In part 1 of Weight Training for Life I showed in a simple graph the impact that resistance training if it has been a lifelong activity, something adopted later on or never undertaken.
It really goes without saying that those who have made weight training part of their lives, long term or even later on, enjoy massive benefits and quality of life over those who have never adopted resistance work.
Weight training for life can start at any time and there will be direct impactful benefits.
Resistance training increases capacity and decreases the rate of normal aging decline which increases the capacity that one would end at if no consistent resistance training was performed at all throughout life.
Effects of normal aging include:
- Sarcopenia (age related loss of muscle mass)
- Decreased bone density (osteoporosis) especially in females
- Risk of type 2 diabetes (due to inactivity)
- Risk of cardiovascular disease (due to inactivity)
By no means is this an exhaustive list, but these are some primary concerns that can be combatted simply by starting to exercise via resistance training.
A consistent resistance training program has been shown to increase bone density (Gomes Ciolac & Rodrigues-da-Silva, 2016), decrease muscle tissue loss that comes with aging by increasing strength, and decreasing the risk of falling (Roy & Gill, 2014).
Additionally, with these benefits, confidence in movement and quality of life due to increased independency improve as well. The less sedentary one is, the less likely type 2 diabetes or cardiovascular disease will be a risk (Chodzko-Zaijko, et al., 2009).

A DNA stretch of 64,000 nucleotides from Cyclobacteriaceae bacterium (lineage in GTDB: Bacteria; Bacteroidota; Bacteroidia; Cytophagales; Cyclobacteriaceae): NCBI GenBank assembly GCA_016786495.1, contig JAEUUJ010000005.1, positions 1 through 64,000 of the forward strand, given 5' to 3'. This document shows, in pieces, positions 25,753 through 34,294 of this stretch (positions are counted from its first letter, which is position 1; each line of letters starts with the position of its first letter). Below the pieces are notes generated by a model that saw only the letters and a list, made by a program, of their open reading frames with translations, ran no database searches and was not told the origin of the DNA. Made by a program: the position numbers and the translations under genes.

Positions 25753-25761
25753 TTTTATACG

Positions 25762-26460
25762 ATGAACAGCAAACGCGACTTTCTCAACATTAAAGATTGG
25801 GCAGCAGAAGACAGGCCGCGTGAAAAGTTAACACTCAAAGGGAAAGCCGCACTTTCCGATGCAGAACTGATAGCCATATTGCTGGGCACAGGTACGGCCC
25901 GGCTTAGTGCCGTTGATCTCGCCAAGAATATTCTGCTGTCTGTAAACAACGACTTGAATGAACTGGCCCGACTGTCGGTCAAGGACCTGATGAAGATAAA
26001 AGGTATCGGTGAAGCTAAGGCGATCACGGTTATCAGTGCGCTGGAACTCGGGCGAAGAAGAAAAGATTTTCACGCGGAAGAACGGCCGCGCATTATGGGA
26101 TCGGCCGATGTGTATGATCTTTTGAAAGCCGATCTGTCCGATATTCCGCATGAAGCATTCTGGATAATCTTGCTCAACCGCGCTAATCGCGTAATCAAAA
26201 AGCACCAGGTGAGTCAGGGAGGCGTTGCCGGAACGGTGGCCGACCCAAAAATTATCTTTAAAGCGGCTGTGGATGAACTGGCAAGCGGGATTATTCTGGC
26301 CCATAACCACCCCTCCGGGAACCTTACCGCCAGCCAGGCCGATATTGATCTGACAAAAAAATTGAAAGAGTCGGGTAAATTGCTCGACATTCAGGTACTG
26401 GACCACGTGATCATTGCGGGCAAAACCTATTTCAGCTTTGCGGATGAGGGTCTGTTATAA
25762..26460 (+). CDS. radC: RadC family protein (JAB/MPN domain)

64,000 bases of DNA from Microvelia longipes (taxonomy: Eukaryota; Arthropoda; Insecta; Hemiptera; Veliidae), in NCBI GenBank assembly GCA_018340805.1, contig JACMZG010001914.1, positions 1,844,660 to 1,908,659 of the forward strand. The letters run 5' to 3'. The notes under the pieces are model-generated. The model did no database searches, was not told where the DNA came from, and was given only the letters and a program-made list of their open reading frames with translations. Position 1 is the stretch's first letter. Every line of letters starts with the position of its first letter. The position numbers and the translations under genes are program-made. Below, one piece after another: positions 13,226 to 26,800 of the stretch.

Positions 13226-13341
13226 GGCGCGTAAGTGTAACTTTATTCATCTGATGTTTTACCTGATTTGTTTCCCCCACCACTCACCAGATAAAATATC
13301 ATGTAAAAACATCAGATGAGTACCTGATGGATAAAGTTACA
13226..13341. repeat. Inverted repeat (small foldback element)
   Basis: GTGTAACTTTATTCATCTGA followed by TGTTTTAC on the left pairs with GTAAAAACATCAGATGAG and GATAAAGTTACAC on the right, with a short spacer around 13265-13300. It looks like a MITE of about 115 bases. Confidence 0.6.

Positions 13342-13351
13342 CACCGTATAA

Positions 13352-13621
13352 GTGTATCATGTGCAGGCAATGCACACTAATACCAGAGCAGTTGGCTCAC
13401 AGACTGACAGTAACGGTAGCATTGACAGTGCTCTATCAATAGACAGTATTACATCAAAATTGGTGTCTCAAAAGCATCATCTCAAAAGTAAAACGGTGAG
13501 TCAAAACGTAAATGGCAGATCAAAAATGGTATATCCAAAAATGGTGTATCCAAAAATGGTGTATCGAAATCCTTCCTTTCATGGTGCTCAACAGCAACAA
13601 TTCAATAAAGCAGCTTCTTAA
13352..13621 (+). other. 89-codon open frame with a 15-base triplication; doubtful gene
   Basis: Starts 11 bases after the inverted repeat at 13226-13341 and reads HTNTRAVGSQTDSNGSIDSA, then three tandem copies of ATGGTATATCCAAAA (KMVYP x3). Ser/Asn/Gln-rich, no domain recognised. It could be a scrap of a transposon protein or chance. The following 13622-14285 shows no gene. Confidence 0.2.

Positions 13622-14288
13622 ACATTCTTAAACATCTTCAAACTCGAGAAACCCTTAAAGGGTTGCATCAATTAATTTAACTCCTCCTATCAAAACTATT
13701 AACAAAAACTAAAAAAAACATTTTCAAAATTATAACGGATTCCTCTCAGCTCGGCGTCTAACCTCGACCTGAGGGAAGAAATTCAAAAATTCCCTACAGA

Maximising functional capacity
Simple activities such as getting up and down stairs, carrying groceries or walking a dog could become difficult as aging decreases muscular strength and endurance. It is shown that as one ages, up to 40-50% of strength can be lost before 80 years of age is reached. These musculoskeletal deficits and inactivity have been recognized as prime factors leading to weakness, loss of independence and falls with aging (Simons & Andel, 2006).
There is a lot at stake as one ages, and resistance training is the key to preventing much of it under normal circumstances.
Younger populations are not excluded from this call to action either! Developing habits, fostering socialization and enjoyment as well as all the benefits of an adult resistance program can be seen in the youth (Faigenbaum & McCfarland, 2016). Injury prevention, and the act of learning how to move correctly maybe two of the most important benefits of a youth resistance training program.
These habits and self-education could be what it takes to continue to train throughout one’s life. As can be seen in the previously shown chart, the sooner one starts to consistently resistance train, the greater capability they may achieve as well as a higher end point functionality.
The information within this article already shows the benefits and need to strengthen the body at any age. Each one of us is an athlete; we just have different sports. For the younger crowd, the sport may be soccer or rugby, and for the older crowd, the ‘sport’ may be walking the dog or climbing the stairs without feeling nervous, or bringing in all the groceries without taking a break.
Basic movements translate through all the sports and activities
For instance, the squat incorporates muscle synergies that improve hip and knee extension which translates directly to a soccer player’s running ability as well as simply the ability to get out of a chair! It is for this reason, that the squat should be practiced no matter who you are.
The SAID principle states that there will be Specific Adaptations to Imposed Demands. This means that for each individual sport along all the age brackets, there is a specific way to train to increase the ability of that specific sport or event.
Don’t wait, the answer is Weight!
Make the decision that you want to extend function, mobility and capability until very late in life and start training. Weight training for life will give you a better life!
Connect here with WatchFit Expert Jon Kilian